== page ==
Chrysler's Solution for Jeep Recall Runs Into Resistance

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Correction Appended

Chrysler's response to a recall of about 1.6 million Jeep Liberty and Grand Cherokee models over rear-impact fire hazards depends on the protection a trailer hitch would provide for the gas tank. But tow hitches were not designed to protect the gas tank, according to the executive who was in charge of engineering when Jeeps like the Grand Cherokee were designed.

In addition, safety groups say that before letting Chrysler use such an unusual remedy, crash tests should be commissioned by the National Highway Traffic Safety Administration -- which has no safety standard detailing the construction and strength of trailer hitches, part of what automakers typically call a tow package.

"The tow package does not protect the tank," François J. Castaing, Chrysler's vice president for engineering in 1988-96, said in a 2011 deposition. "The skid plate underneath only protects the tank from stones from the ground."

Mr. Castaing, who retired from Chrysler in 1998, made those remarks in a deposition that was part of a 2008 wrongful death suit against Chrysler filed in the Superior Court of New Jersey in Morris County by Thomas Kline, a New Jersey man. Mr. Kline's wife, Susan, died when her 1996 Grand Cherokee was struck from behind and caught fire in February 2007.

A Chrysler spokesman, Eric Maynes, declined to discuss the deposition. Mr. Castaing did not return repeated phone calls.

Though Chrysler has agreed to a recall of some models, its position, explained in a filing with N.H.T.S.A., is that the Jeeps are safe and that the fatalities occurred in such severe crashes that no S.U.V. of that era would have done better.

The safety agency disagrees and has said it believes the vehicles "contain defects related to motor vehicle safety." The agency says it is aware of 51 deaths in rear-impact crashes that resulted in fires.

The Center for Auto Safety, whose 2009 request to N.H.T.S.A. to investigate the fire issue led to the recall, said its research found 161 deaths in 115 crashes that involved fires resulting from rear-impact collisions or rollovers. The center says a fuel-filler hose on the Grand Cherokee is also prone to pulling loose, something the safety agency did not investigate.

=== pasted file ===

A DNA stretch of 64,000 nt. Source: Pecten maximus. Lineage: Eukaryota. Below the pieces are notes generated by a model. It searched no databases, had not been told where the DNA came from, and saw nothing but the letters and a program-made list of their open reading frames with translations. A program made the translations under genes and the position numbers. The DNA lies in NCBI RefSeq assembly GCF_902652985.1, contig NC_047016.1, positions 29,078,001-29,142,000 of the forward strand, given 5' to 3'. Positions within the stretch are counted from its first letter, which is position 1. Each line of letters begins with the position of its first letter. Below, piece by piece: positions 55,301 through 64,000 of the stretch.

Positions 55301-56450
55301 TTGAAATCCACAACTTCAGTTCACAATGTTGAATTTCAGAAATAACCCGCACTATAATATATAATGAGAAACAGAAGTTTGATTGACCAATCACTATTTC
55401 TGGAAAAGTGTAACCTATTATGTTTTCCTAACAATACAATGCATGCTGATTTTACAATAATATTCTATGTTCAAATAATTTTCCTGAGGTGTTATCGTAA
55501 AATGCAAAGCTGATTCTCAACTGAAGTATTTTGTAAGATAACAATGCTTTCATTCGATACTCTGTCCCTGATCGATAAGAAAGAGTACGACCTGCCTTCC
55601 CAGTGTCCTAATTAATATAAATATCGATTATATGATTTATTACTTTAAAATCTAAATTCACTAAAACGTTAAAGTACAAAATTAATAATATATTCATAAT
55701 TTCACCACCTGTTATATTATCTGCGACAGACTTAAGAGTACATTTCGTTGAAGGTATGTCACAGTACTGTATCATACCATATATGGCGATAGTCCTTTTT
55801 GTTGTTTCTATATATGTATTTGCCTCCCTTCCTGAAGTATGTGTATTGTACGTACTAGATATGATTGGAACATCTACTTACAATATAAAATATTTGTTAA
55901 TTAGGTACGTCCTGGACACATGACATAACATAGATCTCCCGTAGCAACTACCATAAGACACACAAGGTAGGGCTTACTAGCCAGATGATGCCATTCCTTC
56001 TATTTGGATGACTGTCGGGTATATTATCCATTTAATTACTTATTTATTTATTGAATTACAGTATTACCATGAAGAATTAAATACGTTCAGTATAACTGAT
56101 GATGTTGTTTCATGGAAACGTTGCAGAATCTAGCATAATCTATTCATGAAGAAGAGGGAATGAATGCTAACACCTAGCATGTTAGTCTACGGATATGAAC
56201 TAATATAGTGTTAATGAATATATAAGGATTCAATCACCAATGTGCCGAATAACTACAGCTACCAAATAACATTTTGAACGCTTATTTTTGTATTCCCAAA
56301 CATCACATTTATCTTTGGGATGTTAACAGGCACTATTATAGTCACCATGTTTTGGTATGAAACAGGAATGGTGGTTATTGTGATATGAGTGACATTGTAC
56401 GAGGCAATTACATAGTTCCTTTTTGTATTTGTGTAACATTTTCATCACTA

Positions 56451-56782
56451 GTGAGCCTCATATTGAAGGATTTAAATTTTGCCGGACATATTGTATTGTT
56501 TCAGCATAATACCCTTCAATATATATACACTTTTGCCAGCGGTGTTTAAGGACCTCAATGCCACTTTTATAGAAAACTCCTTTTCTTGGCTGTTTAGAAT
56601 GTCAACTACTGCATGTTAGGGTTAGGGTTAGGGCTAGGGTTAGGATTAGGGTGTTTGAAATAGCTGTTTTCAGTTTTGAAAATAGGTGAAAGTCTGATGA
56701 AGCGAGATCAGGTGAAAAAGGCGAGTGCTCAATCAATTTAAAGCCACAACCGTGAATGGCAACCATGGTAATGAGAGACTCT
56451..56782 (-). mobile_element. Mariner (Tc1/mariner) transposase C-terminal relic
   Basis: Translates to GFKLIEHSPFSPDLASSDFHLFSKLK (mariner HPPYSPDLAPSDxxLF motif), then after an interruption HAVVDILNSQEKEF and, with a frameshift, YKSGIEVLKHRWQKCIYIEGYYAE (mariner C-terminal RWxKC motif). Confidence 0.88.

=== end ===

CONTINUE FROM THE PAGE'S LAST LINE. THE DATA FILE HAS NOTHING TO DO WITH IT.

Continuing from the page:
N.H.T.S.A. asked for a recall of 1993-2004 Grand Cherokees and 2002-7 Liberty models last month. After first refusing, Chrysler persuaded the agency to accept a compromise: it would recall 1.6 million 1993-98 Jeep Grand Cherokee models and 2002-7 Jeep Liberty models and install trailer hitches.

Chrysler said it would conduct a service campaign instead of a recall on the 1.1 million 1999-2004 Grand Cherokees and inspect nonfactory trailer hitches for sharp edges, replacing them if necessary. But nothing would be done for those models with a factory hitch or no hitch.

Officials from the safety agency were not available for an interview because the investigation has not been completed, a spokeswoman, Karen Aldana, wrote in an e-mail.

Asked how agency officials could initially demand that the 1999-2004 Grand Cherokees be recalled and then decide a few weeks later that a recall was not needed, the agency issued a statement saying it had concluded there was "a lower rate of post-crash fires" in newer models. But it declined to provide the basis for its reversal.

Using a trailer hitch to reduce a rear impact is an unusual concept, said Pam O'Toole Trusdale, executive director of the National Association of Trailer Manufacturers. "It is not something we would have ever considered," she said in an interview.